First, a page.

Epistemological and ethical considerations in conceptualizing and implementing human resource management
David Bourget (Western Ontario)
David Chalmers (ANU, NYU)
Rafael De Clercq
Jack Alan Reynolds
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Journal of Business Ethics 8 (8):597 - 606 (1989)
As an example of applied social science, the field of human resource management is used to show that ethical problems are not only those of carrying out research, of professional conduct, and of the "distribution fairness" of social science knowledge. A largely overlooked ethical issue is also the implicit choices that are made as an integral part of research and implementation. First, an analysis is undertaken of the implicit assumptions, values and goals that derive from the conception of human problems in work organizations as "managing human resources". Secondly, it is argued that such a conception is in fact a socially constructed reality with "real" consequences and not a reflection of "objective" states of human and social nature with which we have to live. Thirdly, to the extent that our implicit assumptions are in part based upon conceptual choices that are made by individuals or as a collective act of a discipline or work organization, the development of an ethical framework that could guide such choices becomes a crucial challenge for business ethics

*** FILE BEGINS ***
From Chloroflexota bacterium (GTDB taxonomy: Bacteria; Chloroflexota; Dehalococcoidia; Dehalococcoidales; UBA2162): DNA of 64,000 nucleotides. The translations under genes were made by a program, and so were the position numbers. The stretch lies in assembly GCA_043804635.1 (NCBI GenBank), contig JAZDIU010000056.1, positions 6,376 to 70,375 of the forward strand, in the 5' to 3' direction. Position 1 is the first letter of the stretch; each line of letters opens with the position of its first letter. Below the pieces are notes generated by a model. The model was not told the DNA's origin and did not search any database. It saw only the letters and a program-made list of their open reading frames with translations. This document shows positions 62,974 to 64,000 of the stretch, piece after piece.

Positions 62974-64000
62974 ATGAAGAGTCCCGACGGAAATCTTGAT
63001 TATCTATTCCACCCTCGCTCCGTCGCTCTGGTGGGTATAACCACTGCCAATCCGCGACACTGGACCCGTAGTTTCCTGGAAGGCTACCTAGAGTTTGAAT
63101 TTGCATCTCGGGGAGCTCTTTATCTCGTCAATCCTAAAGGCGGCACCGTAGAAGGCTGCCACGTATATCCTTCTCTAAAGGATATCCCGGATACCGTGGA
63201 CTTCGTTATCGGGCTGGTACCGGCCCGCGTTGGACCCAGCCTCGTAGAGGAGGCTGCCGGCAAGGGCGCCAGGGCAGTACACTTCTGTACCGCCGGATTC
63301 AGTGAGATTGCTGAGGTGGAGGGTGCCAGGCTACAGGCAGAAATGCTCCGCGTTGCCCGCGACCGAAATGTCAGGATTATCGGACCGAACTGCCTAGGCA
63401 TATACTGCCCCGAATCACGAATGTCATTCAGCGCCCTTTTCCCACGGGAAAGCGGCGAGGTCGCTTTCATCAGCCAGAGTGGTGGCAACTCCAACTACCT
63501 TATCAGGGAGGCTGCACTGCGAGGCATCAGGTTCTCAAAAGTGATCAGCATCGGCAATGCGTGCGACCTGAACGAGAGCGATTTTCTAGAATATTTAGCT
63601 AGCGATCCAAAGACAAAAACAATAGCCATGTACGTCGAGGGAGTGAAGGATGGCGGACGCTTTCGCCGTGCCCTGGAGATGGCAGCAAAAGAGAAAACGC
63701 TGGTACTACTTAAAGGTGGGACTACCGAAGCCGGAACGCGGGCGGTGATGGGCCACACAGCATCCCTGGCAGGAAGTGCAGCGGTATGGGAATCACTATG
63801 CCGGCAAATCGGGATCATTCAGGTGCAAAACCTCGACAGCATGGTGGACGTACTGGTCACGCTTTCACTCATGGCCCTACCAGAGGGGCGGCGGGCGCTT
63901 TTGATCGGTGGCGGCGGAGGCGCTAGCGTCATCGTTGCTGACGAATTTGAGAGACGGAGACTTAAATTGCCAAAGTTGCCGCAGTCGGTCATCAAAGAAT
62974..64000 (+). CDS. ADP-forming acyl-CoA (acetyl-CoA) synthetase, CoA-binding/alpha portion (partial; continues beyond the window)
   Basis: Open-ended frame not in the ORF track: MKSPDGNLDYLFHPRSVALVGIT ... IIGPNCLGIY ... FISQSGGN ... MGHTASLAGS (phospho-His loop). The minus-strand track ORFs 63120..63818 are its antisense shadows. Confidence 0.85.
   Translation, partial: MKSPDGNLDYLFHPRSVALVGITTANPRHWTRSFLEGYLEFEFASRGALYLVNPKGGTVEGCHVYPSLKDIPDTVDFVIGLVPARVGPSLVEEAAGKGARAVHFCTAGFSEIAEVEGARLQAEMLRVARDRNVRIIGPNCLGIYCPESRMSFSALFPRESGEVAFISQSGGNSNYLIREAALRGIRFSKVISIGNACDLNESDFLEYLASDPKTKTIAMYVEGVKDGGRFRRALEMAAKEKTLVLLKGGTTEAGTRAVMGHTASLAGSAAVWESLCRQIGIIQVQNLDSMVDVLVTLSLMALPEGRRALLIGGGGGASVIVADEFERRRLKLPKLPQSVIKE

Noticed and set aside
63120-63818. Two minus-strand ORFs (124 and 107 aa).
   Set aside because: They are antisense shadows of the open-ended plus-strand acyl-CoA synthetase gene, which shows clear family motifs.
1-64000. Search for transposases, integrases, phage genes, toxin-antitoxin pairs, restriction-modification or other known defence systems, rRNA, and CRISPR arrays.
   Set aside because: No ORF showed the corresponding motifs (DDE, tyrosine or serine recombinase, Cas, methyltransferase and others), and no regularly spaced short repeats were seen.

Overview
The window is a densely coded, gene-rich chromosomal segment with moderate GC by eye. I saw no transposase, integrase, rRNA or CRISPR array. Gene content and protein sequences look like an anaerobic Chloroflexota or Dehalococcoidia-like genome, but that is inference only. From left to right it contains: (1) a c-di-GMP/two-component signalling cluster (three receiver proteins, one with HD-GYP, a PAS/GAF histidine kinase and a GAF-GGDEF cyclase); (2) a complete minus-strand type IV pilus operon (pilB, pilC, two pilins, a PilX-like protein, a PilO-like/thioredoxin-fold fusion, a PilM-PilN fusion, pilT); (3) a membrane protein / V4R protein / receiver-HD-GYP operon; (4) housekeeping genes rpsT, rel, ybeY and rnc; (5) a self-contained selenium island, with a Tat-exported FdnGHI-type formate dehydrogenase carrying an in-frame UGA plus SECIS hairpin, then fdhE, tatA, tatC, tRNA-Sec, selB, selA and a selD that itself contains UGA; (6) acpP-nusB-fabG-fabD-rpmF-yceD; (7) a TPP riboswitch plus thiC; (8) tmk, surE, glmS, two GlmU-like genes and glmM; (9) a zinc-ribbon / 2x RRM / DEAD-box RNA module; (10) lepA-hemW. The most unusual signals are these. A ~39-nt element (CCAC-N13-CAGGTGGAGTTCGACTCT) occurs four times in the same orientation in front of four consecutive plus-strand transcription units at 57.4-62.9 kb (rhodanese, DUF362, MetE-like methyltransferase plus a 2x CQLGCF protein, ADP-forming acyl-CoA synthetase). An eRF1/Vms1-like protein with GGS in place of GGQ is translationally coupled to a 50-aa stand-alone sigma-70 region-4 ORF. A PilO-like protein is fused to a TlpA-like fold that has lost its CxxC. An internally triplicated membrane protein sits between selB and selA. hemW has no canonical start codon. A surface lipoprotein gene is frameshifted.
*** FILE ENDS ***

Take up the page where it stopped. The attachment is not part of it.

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References found in this work BETA
Georges Enderle (1987). Some Perspectives of Managerial Ethical Leadership. Journal of Business Ethics 6 (8):657 - 663.
Kenneth E. Goodpaster (1983). The Concept of Corporate Responsibility. Journal of Business Ethics 2 (1):1 - 22.
Jean Piaget (1970). Genetic Epistemology. New York,Columbia University Press.
Citations of this work BETA
Michelle Greenwood (2013). Ethical Analyses of HRM: A Review and Research Agenda. [REVIEW] Journal of Business Ethics 114 (2):355-366.
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